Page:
Update on Contemporary Art: Agreement with European Affiliates of the Artists Rights Society (ARS)
Artstor is very pleased to announce that it has now signed an Online Art Agreement (OLA) with the Artists Rights Society (ARS) that allows Artstor to distribute worldwide images of works represented by European rights organizations affiliated with ARS. The agreement will significantly expand Artstor’s coverage of modern and contemporary artworks by European artists.
As a result of this agreement, Artstor will be releasing in the upcoming weeks approximately 11,000 images of works by the ARS-affiliate artists. A small sample of European artists covered by this agreement include: Pierre Alechinsky, Eduardo Arroyo, Francis Bacon, Max Beckmann, Emile Bernard, Constantin Brancusi, Salvador Dali, Marcel Duchamp, Max Ernst, Jean Helion, Louis Icart, El Lissitzky, Aristide Maillol, Ludwig Mies van der Rohe, Joan Miró, László Moholy-Nagy, Otto Müller, Edvard Munch, Francis Picabia, Adam Rzepka, Andres Segovia, Ángel Masip Soriano, Antoni Tàpies, Victor Vasarely, and Emil Wachter.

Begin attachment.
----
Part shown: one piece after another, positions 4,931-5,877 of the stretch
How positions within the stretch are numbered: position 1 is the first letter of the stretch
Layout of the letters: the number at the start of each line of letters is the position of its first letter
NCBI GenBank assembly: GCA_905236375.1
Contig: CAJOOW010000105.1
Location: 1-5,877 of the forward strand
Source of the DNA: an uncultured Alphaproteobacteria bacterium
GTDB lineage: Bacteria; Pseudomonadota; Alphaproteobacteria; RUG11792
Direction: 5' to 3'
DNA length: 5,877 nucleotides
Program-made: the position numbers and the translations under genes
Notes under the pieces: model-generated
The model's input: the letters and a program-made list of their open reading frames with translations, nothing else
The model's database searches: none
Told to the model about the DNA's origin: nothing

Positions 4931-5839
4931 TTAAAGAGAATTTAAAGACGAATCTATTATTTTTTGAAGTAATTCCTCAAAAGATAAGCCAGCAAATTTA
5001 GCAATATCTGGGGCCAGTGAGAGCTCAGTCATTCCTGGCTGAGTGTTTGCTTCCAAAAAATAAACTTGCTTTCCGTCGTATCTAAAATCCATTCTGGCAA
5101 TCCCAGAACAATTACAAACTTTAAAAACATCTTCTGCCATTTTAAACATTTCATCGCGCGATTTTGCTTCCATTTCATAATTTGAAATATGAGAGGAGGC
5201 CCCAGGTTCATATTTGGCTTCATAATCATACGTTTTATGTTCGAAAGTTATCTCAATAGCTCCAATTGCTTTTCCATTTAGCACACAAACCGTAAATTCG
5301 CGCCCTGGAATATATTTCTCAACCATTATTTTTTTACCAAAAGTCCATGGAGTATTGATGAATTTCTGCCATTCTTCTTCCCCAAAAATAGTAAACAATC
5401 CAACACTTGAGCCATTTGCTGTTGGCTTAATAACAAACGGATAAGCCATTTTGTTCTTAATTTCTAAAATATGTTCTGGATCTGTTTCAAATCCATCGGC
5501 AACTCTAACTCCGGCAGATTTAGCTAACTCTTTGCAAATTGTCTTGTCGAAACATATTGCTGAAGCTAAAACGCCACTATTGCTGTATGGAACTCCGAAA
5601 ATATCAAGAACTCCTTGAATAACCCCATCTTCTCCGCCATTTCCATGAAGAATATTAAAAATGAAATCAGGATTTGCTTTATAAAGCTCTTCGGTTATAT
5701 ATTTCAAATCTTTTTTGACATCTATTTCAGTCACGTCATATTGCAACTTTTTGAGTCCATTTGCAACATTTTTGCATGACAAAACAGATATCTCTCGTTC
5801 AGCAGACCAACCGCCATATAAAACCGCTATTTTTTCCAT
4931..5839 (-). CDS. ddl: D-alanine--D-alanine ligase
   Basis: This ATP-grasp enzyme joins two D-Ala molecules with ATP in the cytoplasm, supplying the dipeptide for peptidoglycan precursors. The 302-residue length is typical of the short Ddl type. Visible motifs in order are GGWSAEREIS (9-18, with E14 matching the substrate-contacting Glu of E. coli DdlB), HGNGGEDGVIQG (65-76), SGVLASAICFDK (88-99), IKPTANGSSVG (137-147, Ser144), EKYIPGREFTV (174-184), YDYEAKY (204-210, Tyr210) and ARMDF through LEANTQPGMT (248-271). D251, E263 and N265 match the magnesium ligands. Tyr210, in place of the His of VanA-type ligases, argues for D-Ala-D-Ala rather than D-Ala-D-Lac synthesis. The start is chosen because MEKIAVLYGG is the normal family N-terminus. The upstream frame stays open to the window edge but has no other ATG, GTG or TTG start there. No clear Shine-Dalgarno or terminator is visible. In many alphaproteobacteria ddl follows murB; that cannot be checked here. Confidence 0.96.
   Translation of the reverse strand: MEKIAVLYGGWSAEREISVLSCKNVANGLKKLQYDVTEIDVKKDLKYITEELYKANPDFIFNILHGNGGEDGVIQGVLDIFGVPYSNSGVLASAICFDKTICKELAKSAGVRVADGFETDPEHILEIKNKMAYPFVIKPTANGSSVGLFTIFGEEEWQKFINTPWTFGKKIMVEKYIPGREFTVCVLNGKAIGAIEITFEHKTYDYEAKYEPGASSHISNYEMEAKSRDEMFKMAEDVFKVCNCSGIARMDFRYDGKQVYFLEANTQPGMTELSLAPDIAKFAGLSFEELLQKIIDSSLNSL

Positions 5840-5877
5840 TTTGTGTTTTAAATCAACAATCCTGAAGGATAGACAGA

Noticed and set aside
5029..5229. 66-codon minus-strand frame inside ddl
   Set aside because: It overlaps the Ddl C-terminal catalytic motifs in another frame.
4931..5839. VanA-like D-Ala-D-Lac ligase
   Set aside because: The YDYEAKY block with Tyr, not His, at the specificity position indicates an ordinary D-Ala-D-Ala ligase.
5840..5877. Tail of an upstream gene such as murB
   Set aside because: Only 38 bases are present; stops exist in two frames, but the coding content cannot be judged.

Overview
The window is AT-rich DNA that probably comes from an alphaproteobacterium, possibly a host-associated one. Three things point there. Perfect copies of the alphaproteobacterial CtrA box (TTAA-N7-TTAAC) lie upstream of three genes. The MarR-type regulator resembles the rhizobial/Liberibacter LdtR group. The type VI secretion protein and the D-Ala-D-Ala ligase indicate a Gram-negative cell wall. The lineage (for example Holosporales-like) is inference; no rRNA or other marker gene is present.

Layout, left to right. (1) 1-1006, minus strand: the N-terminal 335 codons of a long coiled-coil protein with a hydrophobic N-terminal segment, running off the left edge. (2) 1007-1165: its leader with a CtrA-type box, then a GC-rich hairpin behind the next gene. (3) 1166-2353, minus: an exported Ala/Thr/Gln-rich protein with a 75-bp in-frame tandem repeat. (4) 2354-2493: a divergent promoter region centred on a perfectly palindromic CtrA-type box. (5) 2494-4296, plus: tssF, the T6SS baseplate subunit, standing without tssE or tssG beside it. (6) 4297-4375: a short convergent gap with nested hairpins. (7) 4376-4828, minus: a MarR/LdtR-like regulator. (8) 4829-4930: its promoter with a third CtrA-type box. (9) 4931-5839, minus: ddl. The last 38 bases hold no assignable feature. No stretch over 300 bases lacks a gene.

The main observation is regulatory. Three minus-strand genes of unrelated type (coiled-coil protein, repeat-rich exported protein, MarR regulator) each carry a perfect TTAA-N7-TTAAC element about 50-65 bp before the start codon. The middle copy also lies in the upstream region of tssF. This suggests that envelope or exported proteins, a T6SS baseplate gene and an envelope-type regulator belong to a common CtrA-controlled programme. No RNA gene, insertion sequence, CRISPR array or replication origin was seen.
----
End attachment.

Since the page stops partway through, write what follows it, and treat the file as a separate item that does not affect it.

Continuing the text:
ARS is a preeminent copyright, licensing, and monitoring organization for visual artists in the United States and represents the intellectual property rights interests of many visual artists and estates of visual artists (such as painters, sculptors, architects, and others). ARS has relationships with over 30 sister organizations that represent visual artists in other countries. Through the agreement reached between ARS and Artstor, Artstor will be making available worldwide images of works by artists represented by the following affiliates of ARS, including:
- Bildkunst of Germany
- Beeldrecht of the Netherlands
- BONO of Norway
- BUS of Sweden
- Copydan of Denmark
- DACS of the United Kingdom
- Prolitteris of Switzerland
- SIAE of Italy
- VEGAP of Spain
- SABAM of Belgium
Artstor previously reached agreement with ARS in 2005 and its affiliated organization in France, ADAGP in 2007. This new agreement represents our ongoing effort to work with the visual arts community to expand access to these important works for teaching, research, and study.